October 31, 2015 | Sarah Hertz.
Produced in collaboration with History To The Public.
Hi, my name is Sarah and I am a grad school dropout. Well, not really — I’m actually a graduate of the University of Cambridge who decided not to pursue a PhD. Halfway through my Master’s in Renaissance literature, it began to dawn on me that life exists outside of academia. To the horror of my mentors as well as my former self, I developed a taste for tiaras, hip hop, and climbing the roofs of seventeenth-century colleges. Indeed, my year at Cambridge was primarily one of personal as opposed to intellectual growth.
When I returned home, I was $20,000 in debt and living at my parents’ without a job. I had the absurd dream of working at a teashop, which I did for approximately eight months. I have vivid memories of setting tables over and over in empty yellow rooms, and of being treated like the servant of anyone who happened to be a ‘paying customer’.
This was quite a contrast from the lavish Cambridge lifestyle: the weekly, three-course Formal Hall meals; the twelve-hour, year-end May Balls, with endless food, drink, and entertainment; the flashing of college scarves and university cards at the iron gates of every college — this was the so-called ‘Cambridge Experience’, and I enjoyed it.
Despite these perks, the unconscious pressure to *achieve* is so unspeakably great, that many Oxbridge students either run mad or win the Nobel Prize. Or both. Consequently, the transition from academia to the ‘real world’ is harsh, almost soul-crushing. Students at the master’s or doctoral levels have been training for one job for so long, that some can’t conceive of doing anything else. The exclusive nature of the academy and the disconnect between higher education and public forums, collectively discourage students from leaving the Ivory Tower.
Ironically, some of the most intelligent and successful people in history went AWOL: Henry David Thoreau left Harvard to live in a cabin; John Steinbeck dropped out of Stanford to write the next great American novel; and Charles Dickens left school at an early age to work in a shoe factory. (1) This is not to undermine the value of higher education, or to say that we should all chuck our textbooks into the river, cry “anarchy”, and move to the woods of Vermont with Howard Axelrod; this is to say that a cloistered, university life is not the only viable path for intelligent and thoughtful people. We should encourage our students to think beyond the box of academia, to harness their knowledge of science, philosophy, history, and literature to make the world a better place. For every institution, every system, is a mental framework and a mode of being. To believe that academia is somehow immune to the ‘evils’ of the corporate world — sans ideology, fraudulence, or extortion — is to risk those very evils it seeks to eradicate.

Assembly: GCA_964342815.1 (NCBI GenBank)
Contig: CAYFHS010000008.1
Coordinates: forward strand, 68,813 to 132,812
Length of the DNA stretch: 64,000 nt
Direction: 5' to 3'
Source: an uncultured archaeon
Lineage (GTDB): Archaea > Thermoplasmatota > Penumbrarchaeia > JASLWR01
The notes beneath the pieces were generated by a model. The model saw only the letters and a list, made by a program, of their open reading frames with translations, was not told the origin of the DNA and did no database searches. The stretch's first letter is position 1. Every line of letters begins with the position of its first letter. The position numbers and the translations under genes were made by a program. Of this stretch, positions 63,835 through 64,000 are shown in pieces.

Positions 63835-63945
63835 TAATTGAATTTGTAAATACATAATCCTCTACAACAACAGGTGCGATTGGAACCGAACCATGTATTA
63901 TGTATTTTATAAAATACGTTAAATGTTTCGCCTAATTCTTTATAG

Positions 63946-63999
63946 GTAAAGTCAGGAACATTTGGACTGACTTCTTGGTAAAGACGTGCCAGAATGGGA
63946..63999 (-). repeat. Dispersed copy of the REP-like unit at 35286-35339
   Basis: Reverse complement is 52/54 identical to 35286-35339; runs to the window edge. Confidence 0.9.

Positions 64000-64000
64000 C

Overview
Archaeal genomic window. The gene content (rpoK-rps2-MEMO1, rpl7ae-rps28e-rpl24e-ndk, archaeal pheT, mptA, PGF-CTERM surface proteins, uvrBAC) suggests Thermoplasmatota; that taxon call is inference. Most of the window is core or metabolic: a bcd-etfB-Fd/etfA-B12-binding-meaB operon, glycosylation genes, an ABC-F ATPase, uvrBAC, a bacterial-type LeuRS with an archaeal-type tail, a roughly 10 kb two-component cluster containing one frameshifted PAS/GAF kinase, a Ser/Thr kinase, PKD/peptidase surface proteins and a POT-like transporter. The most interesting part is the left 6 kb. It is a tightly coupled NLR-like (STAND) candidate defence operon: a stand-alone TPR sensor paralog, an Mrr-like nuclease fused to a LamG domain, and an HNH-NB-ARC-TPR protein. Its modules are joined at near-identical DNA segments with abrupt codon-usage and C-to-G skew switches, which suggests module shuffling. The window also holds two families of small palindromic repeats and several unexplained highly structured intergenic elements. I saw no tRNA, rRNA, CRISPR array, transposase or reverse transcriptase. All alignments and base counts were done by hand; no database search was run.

My transition from university to real life has given me the resilience to pursue something better for myself: a job in which I can find personal, as opposed to peer-reviewed, satisfaction. Only by throwing it all away did I realize my essential thirst for knowledge and drive to make a difference.
Leaving the academy is terrifying, but it is not the end of the world. There are so many ways to cultivate one’s mind and keep on learning. If you want to write, sign up for a workshop; if you want to code, take free courses from CodeAcademy. Volunteer, travel, and apply for jobs you never thought you could. Above all, if you decide that academia is not for you, remember that there are many other bright drop-outs, making the same transition.
Sarah Hertz graduated with a Master’s (MPhil) in Renaissance literature from the University of Cambridge (2013-14), where she completed a dissertation on seventeenth-century devotional reading practices. She is returning to school in January to pursue a career in publishing, and is the Engagement Editor for the Cambridge-based nonprofit organisation, History To The Public.
Edited by Harriet MacMillan and Niki Holzapfel.
1. In his Harvard Magazine article, “The PhD Problem”, Louis Menand lists Dinseh D’Souza, Roger Kimball, Richard Bernstein, and David Lehmen as exceptions to the I-dropped-out-of-grad-school-ergo-I-am-a-loser rule.